Brian, I agree with you about political savvy. When I first saw the performing arts bundling, I thought it was a brilliant move. As someone who attended all four years at a private performing and visual arts high school in Chicago, I can attest that families of school-aged kids involved in the arts are as, if not more, fanatical than pool parents. In addition, D200 is using the same playbook D97 used a few years back to get people to vote for its referendum. At that time, the threat was that if people didn't vote for it, then the arts in the schools would suffer. So while I agree it is a brilliant and savvy move, as someone who has been in the arts in front and behind the scenes professionally, for over thirty years, I do think it's shameless. Looking forward to the next three months and seeing how this will all shake out.

Brian Souders  

Posted: August 3rd, 2016 8:58 AM

While I do not agree with the decision, there is a positive that the board and staff showed less bungling and a bit of political savvy. By bundling the arts facilities improvements with the pool, the extravagant pool project can be sold to the community as improvements for the arts, too. You can see this already in the letter published on this site just hours after the board voting in their favor from the pool lobbying group - these aquatics obsessives suddenly have become huge fans of band and orchestra and drama! (Anyone notice the arts initiatives are the main target of the targeted 15% cost reduction? Hmmmmm). Again, shame on the board for using our tax dollars on a status symbol and sports, but good on them for at least beginning to smartly sell an idea to the community.

Bruce Kline  

Posted: August 2nd, 2016 10:38 PM

Michael, bruce kleinman here. That was the original intent of Petition for Referendum way back in November of last year: to put this issue before the voters. As much as I personally think this project is absolutely inane, it belongs where it should have been almost a year ago: in front of the voters of D200. If the voters of D200 think this project is the greatest thing since white bread, it will pass; if not, it won't - that is how it should be and that is how it should have been. Be sure to vote please.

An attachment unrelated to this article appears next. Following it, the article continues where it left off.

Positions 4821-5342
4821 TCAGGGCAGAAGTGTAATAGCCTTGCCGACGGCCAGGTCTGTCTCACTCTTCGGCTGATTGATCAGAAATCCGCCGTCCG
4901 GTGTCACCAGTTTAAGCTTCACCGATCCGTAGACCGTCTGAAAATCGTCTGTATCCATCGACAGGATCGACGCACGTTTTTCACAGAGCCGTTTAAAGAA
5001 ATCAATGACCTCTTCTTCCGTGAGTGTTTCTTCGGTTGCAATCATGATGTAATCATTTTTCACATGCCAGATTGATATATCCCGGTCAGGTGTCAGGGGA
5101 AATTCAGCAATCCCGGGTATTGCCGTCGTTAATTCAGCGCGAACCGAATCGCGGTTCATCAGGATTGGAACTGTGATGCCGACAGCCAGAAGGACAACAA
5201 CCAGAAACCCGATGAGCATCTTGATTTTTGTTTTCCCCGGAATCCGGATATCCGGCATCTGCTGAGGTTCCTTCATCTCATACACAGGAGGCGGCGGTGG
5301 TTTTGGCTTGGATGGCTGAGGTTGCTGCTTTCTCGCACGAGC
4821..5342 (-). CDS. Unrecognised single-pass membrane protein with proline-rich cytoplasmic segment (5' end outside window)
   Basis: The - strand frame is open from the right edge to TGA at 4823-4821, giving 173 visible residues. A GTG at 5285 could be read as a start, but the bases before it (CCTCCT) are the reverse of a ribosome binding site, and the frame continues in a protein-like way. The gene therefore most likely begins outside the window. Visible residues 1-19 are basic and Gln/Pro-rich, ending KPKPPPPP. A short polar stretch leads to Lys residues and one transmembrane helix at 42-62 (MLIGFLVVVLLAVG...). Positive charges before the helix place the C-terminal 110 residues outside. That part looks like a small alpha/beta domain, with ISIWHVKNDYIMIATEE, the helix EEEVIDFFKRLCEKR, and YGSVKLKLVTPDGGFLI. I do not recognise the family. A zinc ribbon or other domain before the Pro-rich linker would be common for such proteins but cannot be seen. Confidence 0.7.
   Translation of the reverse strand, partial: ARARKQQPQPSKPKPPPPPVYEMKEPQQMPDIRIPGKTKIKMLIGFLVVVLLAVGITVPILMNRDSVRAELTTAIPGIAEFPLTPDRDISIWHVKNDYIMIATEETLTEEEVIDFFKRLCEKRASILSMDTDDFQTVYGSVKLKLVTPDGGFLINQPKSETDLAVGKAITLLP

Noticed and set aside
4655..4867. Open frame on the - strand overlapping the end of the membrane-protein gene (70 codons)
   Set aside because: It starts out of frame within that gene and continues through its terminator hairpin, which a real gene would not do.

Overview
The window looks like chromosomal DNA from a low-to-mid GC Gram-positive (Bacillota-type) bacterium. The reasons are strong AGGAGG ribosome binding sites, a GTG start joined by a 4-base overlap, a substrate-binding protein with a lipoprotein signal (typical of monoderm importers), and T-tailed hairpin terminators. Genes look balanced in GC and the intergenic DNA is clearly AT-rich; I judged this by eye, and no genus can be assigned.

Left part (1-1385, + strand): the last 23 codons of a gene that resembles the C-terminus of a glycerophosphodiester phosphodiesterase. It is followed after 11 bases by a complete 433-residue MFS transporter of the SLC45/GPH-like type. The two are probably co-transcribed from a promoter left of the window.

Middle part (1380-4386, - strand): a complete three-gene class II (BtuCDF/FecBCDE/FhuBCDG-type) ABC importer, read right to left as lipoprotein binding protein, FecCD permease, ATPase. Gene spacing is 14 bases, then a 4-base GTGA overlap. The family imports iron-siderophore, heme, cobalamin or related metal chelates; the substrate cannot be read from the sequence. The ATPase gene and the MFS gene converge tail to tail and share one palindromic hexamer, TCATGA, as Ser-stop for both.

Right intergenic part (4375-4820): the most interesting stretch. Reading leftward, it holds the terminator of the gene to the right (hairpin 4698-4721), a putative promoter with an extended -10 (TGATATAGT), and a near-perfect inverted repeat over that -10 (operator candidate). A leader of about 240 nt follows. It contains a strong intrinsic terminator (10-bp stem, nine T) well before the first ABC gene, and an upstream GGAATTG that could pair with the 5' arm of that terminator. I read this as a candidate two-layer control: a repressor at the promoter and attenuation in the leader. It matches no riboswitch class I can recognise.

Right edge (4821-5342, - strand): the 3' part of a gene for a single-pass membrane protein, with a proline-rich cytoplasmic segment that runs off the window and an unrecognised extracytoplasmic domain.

Michael Nevins  

Posted: August 2nd, 2016 9:59 PM

I'm shocked, just shocked, that the D200 Board voted unanimously for the pool plan which the pool parents always wanted! All the months and thousands of dollars spent and they arrive at more or less what they've wanted from Day 1? Thank you Monica and friends for obtaining those 4,000+ signatures so that this potential property tax increase question can go before the voters. Regardless of the outcome, no one can argue that everyone has had their opportunity to vote!

Bruce Kline  

Posted: August 2nd, 2016 9:35 PM

"Lots more to come on this issue!" Oh yeah, that I can promise.

Judith Alexander from Oak Park  

Posted: August 2nd, 2016 8:54 PM

I'd feel better about this article if quote marks were used in this sentence, as follows: The plan also entailed "much-needed renovations" to accommodate the high school's growing enrollment levels. I participated in two long-range high school facilities planning sessions earlier this year. I was told that enrollment was not going to increase as much as earlier estimates and that the high school wouldn't need additional classroom space. Other than the replacing the pools and the boys locker room, the need for more spending has not been fully vetted. I asked the high school's principal why it was so important that there be one pool rather than two. (We chatted because he was kind enough to show me out of the building so I didn't get lost.) He said that kids should see each other, so that younger kids are inspired by older kids and aquatics teams, etc. I see how this would be nice. But is it necessary? Should we spend an extra $20 million+ and leave the high school and the community without a garage for 2 years to accomplish this? The board wants to be true to the motto "those things that are best". But what does "best" mean? Do we really want to teach our children that no expense should ever be spared to please a small group of students and their parents or impress other aquatics teams and the parents of those team members? I left the North Shore of Chicago for Oak park because I wanted to escape that kind of thinking.

Steve Shorney  

Posted: August 2nd, 2016 7:44 PM

Lots more to come on this issue! OPRF is the foundation on which our community is built regardless of whether we or our family members ever attended or plan to attend. As an '86 grad I am encouraged to see the board looking at history and to the future while grappling with the current and important financing issues of upgrading our school. This community is admired far and wide for its history, quality of life and vision. Let's build on that!